Have you ever thought about the harrowing pictures of oceans and wildlife you see every day? What do they remind you of? People react to different images differently, but how plastic waste is increasingly affecting our ecosystems calls for a universal reaction.

Some plastic wastes are non-recyclable, and once you’re done with a product, the only option you have is to dispense it. The non-recyclability of some plastics has raised global concerns, with some big-name brands pledging to reduce their plastic usage and packaging production. Isn’t this a clear exhibit that plastic disposal is a global issue?

It’s quite easy to discard recyclable waste due to the many recycling centres in the UK. However, how we deal with non-recyclable plastic is still a puzzle. If we can’t recycle them, should we throw them away?

Throwing plastics away isn’t the best solution. Although you can’t use them as cheap raw materials, there are various options you can adopt to dispose of them responsibly.

So, what should you do with non-recyclable plastics?

1. Contact your local recycler

This might sound contradictory. But you never know if they’ve got the technological capability to recycle all plastic codes. Although your waste item is non-recyclable, recycling experts may still recycle them via specified processes.

Some recyclers have recycling programs for nearly all hard-to-recycle plastic waste streams. They accept items like makeup products, oral care products, contact lenses, and much more. After recycling these products, recyclers sell them back to manufacturers as raw materials for new products. So, check if your local recycling centre can accept your non-recyclable plastic before trying other options.

2. Reuse

Non-recyclable plastic wastes can’t serve as raw materials for new products. However, that doesn’t mean they’re completely useless! You can use your plastic can as a flower pot to decorate your home. Such creativity does not only save you money but helps you beautify your home environment. Instead of viewing those plastic cans as waste, see them as assets, and you’ll end up changing your attitude about them.

We always worry about plastic accumulation in our houses because industries are releasing plastic products in large quantities. How you dispense your waste is your responsibility, and you’ll have a little amount of waste to dispose of if you regulate your plastic product purchases. Consider the following tips:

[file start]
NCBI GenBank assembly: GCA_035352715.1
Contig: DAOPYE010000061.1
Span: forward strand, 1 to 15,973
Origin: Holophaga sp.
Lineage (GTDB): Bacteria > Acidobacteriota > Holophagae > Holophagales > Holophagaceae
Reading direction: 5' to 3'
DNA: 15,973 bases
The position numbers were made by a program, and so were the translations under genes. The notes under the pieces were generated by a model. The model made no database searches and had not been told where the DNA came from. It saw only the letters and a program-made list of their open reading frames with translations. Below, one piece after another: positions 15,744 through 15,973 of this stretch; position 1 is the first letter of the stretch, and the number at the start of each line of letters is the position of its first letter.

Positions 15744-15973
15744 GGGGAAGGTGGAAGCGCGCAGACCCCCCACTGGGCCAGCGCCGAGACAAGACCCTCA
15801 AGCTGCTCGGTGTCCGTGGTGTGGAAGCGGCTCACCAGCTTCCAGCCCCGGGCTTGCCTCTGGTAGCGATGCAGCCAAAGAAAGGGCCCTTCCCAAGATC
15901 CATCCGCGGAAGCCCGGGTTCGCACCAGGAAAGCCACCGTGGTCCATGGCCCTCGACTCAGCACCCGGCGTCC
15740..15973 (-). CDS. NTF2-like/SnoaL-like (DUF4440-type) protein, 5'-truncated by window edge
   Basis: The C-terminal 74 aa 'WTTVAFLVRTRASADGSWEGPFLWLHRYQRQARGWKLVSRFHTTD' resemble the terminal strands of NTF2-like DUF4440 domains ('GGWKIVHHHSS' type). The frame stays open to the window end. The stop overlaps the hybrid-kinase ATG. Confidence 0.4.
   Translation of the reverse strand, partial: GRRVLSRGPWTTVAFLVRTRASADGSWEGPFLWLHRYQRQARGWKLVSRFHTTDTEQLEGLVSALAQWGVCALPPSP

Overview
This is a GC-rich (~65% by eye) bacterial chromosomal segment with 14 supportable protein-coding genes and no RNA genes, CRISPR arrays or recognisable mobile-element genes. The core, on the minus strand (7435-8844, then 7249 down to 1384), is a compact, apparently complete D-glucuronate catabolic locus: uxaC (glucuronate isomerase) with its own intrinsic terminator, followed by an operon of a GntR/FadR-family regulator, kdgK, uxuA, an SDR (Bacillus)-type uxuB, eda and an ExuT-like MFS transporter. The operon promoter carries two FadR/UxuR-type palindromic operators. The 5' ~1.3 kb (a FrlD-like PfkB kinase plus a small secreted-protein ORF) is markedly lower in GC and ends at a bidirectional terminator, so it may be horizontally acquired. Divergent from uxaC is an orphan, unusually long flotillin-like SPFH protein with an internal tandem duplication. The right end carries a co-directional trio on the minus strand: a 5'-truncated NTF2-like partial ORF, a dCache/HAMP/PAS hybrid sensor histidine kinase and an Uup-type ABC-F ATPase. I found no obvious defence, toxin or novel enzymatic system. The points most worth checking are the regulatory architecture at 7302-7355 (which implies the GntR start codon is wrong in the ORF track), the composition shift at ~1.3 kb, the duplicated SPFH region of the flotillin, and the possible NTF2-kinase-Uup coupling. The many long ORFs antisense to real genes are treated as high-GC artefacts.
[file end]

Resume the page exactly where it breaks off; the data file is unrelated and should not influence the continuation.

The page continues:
• Take illegal dumping and littering seriously and avoid throwing plastic waste on the streets
  • Normalize buying used things to avoid plastic packaging
  • If you must buy plastic materials, choose the recyclable or biodegradable over non-recyclable plastic
  • Choose reusable plastic products such as coffee cups rather than single-use plastics

3. Sell your old plastic items

Selling use plastic items means less garbage and less packaging of new items. Lots of people will show interest in your used plastic products instead of going for new ones.

4. Pay someone to remove the waste

There are people who collect plastic items from households at a fee. Although some people think that paying for such services is unfair, the task is challenging and people doing it should be paid. Look for a non-profit organization or international cooperative and see if they can take your plastics.

5. Dispose of the plastics at a certified landfill

Take littering seriously. Illegal dumping of garbage may lead to prosecution. Instead of throwing the trash on the street, consider disposing of it at a government landfill.

These are life-changing habits you need to try. Just form the habit of spotting opportunities in plastic waste items, and you will contribute a lot towards cleaner oceans and a greener future.

If these tips appeal to you, encourage others to try them too!